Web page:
Performance Challenges for the Open Web
Stanford CS193H: High Performance Web Sites
September 29, 2008
Download PPT (6.8 MB)
Web site performance guru Steve Souders is teaching a class at Stanford this fall on High Performance Web Sites (CS193H). He invited me to give a guest lecture to his class on the new performance challenges emerging from our work to open up the social web. As a recent Stanford alum (SSP ’02, co-term ’03), it was a thrill to get to teach a class at my alma mater, esp. in the basement of the Gates bldg, where I’ve taken many classes myself.
But upon reflection, I realized that a lot of the key challenges in creating a truly social web are directly related to performance, and the set of performance challenges in this space are quite different than in optimizing a single web site. In essence, the challenge is getting multiple sites to work together and share content in a way that’s open and flexible but also tightly integrated and high-performance. Thus my new talk was born.
I provided the students with an overview of the emerging social web ecosystem, and some of the key open building blocks making it possible (OpenID, OAuth, OpenSocial, XRDS-Simple, microformats, etc.). I then gave some concrete examples of how these building blocks can play together, and that led naturally into a discussion of the performance challenges involved.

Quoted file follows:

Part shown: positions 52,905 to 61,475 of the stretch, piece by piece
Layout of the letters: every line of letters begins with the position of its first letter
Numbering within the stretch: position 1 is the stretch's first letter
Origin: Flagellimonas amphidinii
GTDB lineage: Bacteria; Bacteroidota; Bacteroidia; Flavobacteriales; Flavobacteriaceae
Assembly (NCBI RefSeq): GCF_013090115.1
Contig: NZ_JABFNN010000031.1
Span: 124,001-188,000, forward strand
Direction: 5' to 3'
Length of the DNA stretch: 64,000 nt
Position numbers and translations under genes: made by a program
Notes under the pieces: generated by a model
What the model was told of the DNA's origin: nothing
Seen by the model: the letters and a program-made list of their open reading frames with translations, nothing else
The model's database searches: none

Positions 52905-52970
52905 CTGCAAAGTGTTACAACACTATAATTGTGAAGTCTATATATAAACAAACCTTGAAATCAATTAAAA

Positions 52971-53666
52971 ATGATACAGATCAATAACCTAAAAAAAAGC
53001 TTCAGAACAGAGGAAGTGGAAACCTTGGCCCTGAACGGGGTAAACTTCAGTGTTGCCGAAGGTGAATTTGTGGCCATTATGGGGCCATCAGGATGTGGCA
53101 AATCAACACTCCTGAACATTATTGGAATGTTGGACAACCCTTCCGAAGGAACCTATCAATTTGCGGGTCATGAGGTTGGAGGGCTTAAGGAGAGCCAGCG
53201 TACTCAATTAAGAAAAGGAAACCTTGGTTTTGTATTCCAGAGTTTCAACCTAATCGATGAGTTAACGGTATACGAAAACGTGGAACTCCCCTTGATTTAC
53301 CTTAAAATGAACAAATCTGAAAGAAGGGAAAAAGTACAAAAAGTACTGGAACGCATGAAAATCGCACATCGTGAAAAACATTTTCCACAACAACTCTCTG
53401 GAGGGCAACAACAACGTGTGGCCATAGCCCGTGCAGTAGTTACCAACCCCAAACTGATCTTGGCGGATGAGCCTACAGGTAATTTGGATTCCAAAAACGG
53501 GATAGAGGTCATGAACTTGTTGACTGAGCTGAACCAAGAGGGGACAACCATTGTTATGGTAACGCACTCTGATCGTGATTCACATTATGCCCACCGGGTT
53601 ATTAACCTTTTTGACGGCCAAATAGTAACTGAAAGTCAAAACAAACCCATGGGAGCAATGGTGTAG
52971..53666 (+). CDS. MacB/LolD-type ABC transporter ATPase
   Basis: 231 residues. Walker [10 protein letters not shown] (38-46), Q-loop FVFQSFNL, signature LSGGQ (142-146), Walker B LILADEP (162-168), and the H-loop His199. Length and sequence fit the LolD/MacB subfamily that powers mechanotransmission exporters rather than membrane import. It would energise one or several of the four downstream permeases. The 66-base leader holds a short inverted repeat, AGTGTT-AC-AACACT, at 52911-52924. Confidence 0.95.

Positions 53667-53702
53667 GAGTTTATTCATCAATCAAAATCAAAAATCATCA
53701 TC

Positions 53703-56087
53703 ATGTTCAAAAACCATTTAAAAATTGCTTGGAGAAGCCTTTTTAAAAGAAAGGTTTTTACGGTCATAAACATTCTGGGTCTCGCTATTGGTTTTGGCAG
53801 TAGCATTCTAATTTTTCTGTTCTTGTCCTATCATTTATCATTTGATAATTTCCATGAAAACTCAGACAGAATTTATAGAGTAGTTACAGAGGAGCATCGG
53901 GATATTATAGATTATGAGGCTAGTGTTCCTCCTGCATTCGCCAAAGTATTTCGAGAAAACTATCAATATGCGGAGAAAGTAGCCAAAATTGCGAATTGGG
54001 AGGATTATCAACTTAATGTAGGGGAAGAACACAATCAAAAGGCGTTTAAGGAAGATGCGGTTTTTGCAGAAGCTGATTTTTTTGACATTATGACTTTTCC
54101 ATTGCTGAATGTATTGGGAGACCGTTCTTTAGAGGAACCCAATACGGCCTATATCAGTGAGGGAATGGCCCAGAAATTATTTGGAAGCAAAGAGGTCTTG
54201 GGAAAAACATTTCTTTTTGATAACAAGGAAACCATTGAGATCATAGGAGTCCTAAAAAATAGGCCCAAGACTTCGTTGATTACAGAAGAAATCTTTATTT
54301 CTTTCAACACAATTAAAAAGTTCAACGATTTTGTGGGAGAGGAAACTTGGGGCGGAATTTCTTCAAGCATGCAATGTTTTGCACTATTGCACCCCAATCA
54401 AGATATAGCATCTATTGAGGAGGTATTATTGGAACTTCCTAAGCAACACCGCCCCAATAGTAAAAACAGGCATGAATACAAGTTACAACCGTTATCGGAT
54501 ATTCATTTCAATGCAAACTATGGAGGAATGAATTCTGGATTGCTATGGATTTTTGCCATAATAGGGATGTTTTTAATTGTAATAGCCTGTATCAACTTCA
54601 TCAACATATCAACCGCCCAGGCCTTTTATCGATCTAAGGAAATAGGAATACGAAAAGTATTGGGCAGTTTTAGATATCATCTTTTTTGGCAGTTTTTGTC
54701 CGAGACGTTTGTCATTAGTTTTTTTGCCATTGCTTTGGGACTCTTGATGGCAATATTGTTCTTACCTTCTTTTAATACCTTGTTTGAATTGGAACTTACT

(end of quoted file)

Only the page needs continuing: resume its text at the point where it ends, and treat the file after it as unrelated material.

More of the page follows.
I broke the challenges into four primary categories:
- minimizing round trips (the challenge is combining steps to optimize vs. keeping the pieces flexible and simple),
- caching (storing copies of user data for efficiency vs. always having a fresh copy),
- pull vs. push (the difficulty of scaling mass-polling and the opportunities presented by XMPP and Gnip to decrease both latency and load), and
- integrating third-party content (proxying vs. client-side fetching, iframes vs. inline integration, etc.).
In each of these cases, there are fundamental trade-offs to make, so there’s no “easy, right answer”. But by understanding the issues involved, you can make trade-offs that are tailored to the situation at hand. Some of the students in that class will probably be writing the next generation of social apps, so I’m glad they can start thinking about these important issues today.